Nothing says rapture like a live music that gets people grooving like there’s no tomorrow. Wetlands headlined a four-band lineup on Saturday night at Velvet Jones, and, true to their name, left audience members appropriately sweaty.
Perhaps nobody had more fun than members of Wetlands themselves, who playfully delivered funky, jazzy, and soul-filled Afro-beats that kept the crowd moving throughout their set. The crew swelled from its five member minimum, which includes Miguelito Leon on percussion, Justin Flint on drums, Victor Murillo on bass, Dusty Ineman on lead keys, and Jeremy Reineck on keys and vocals, to a spirited seven-piece that included Nathan Salman on guitar and Jared Yee on the tenor sax.
It’s hard to say whether the mid-set sax-centered buildup, or the guest dancer, whose animated, Afro-Brazilian moves took center stage for the final few songs, was the night’s highlight. Perhaps it was the group’s lengthy cover of George Michael’s 1984 hit single, “Careless Whisper,” which featuring Yee (a student of Boston’s Berklee School of Music and thus a summertime-only Wetlands member).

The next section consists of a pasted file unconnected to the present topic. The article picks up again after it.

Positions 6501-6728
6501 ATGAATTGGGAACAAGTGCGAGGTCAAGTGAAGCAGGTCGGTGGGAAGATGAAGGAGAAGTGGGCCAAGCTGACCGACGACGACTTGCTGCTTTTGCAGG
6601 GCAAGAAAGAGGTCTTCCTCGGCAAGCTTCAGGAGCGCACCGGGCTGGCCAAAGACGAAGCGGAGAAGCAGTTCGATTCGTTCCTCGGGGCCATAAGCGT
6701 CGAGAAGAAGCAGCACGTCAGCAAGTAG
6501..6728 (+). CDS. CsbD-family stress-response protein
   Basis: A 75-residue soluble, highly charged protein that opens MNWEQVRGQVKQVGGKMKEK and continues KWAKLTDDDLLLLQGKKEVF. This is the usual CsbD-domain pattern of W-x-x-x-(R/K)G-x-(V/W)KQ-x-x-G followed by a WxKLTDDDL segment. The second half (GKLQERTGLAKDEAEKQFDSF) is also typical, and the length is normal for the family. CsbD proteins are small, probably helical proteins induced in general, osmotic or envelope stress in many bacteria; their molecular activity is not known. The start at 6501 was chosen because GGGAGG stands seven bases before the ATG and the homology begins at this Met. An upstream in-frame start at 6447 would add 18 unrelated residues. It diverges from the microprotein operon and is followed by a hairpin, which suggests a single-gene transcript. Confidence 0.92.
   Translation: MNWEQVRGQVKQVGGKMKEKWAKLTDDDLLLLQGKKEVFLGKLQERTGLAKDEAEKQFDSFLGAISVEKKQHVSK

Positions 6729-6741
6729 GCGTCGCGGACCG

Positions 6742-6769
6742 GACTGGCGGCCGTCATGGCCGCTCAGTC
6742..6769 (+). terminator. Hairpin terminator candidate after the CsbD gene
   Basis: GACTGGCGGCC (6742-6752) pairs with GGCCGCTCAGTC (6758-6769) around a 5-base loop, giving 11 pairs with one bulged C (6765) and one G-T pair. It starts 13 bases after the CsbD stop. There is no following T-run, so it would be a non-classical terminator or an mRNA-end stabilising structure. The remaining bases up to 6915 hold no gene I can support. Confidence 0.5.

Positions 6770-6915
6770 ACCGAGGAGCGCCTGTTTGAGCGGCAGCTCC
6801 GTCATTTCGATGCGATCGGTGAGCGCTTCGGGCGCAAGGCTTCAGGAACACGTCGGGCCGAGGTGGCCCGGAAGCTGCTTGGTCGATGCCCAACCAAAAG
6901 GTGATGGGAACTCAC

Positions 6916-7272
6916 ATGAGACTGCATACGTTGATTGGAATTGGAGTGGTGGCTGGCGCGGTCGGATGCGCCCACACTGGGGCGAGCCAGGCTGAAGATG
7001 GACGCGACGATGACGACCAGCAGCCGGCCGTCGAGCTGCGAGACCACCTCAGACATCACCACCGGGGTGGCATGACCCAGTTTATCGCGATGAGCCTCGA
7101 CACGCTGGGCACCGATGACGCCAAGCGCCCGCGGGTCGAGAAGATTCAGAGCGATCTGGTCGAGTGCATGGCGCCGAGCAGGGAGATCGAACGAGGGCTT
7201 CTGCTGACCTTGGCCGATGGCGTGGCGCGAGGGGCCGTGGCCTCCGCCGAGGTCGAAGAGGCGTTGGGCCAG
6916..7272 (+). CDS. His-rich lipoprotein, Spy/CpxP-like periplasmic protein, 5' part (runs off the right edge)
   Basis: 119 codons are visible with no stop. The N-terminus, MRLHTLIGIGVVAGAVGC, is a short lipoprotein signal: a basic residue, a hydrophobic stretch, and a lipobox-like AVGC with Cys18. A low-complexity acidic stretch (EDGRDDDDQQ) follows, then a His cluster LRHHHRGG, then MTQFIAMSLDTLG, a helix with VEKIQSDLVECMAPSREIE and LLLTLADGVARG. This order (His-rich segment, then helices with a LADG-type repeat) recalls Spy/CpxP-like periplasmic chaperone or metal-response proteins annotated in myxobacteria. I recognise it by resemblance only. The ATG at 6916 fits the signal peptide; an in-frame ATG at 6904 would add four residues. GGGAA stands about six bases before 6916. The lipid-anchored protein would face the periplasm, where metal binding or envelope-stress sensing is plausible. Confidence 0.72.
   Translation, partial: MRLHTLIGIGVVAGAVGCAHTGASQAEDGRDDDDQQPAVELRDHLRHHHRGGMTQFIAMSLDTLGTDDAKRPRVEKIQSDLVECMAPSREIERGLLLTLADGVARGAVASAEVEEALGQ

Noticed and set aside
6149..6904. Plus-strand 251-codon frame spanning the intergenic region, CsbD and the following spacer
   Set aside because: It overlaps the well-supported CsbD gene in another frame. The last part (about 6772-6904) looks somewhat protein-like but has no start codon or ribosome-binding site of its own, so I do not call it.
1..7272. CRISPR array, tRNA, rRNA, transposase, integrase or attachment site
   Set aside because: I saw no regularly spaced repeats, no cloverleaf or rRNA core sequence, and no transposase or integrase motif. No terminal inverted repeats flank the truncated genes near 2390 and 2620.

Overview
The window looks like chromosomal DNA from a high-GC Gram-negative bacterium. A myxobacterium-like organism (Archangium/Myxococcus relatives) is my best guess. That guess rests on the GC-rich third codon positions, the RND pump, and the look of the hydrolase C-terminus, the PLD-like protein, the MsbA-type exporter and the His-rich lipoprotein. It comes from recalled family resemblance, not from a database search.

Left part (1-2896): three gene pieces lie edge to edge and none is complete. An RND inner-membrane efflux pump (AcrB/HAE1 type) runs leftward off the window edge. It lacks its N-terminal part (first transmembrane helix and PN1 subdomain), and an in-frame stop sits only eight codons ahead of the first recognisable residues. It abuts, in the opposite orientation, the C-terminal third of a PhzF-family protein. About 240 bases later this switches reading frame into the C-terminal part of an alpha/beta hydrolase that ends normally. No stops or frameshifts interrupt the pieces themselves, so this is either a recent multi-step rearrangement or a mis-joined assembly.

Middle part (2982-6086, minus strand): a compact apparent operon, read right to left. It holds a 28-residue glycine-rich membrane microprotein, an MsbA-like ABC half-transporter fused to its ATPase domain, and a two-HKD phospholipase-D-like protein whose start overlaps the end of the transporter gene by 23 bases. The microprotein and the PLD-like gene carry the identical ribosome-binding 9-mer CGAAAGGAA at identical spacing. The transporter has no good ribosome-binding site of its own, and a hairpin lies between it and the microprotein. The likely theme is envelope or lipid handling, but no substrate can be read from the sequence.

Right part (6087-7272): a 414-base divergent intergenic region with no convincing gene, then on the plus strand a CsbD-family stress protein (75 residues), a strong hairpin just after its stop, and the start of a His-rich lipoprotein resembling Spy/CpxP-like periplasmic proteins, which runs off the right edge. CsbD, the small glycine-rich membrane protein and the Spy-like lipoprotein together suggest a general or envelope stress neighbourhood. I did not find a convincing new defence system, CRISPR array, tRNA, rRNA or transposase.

Earlier in the evening, familiar faces of the S.B. music scene filled Velvet Jones’s stage, beginning with I.V.’s year-old Givers & Takers, a five-man self-proclaimed “bliss rock” band. Sprout, I.V.’s fresh favorite whose victory at this year’s Battle of the Bands earned them the opening spot at UCSB’s Extravaganza last weekend, kept it groovy with their soul rock jams. According to band members, usual fans and fresh faces comprised the majority of people on the dance floor. Naked Walrus, who will unveil their debut album, Get Naked, this summer, had the crowd head banging and fist pumping to their progressive rock jams. Lead by the appropriately shirtless and tattooed singer/rhythm guitarist, Dakota Gartner, Walrus gave the final performance before Wetlands took over.
Saturday’s show was a benefit for Notes for Notes, the S.B.-based non-profit that aims to sow a musical foundation in local youths by providing musical instruments, instruction, and music making environments at locations throughout town. Executive director and founder of Notes for Notes, Phillip Gilley said, “the event was successful on many levels.” He noted that further local organizations New Noise, Black Mamba Booking (with which Gartner is involved), and Numbskull Productions helped makethe event possible. According to Gilley, the attendance of about 150 raised a little over $600, which will go toward upgrading Notes for Notes’ MusicBox locations with Pro Tools 9 software and accommodating the increasing number of artists and producers attending workshops with young musicians.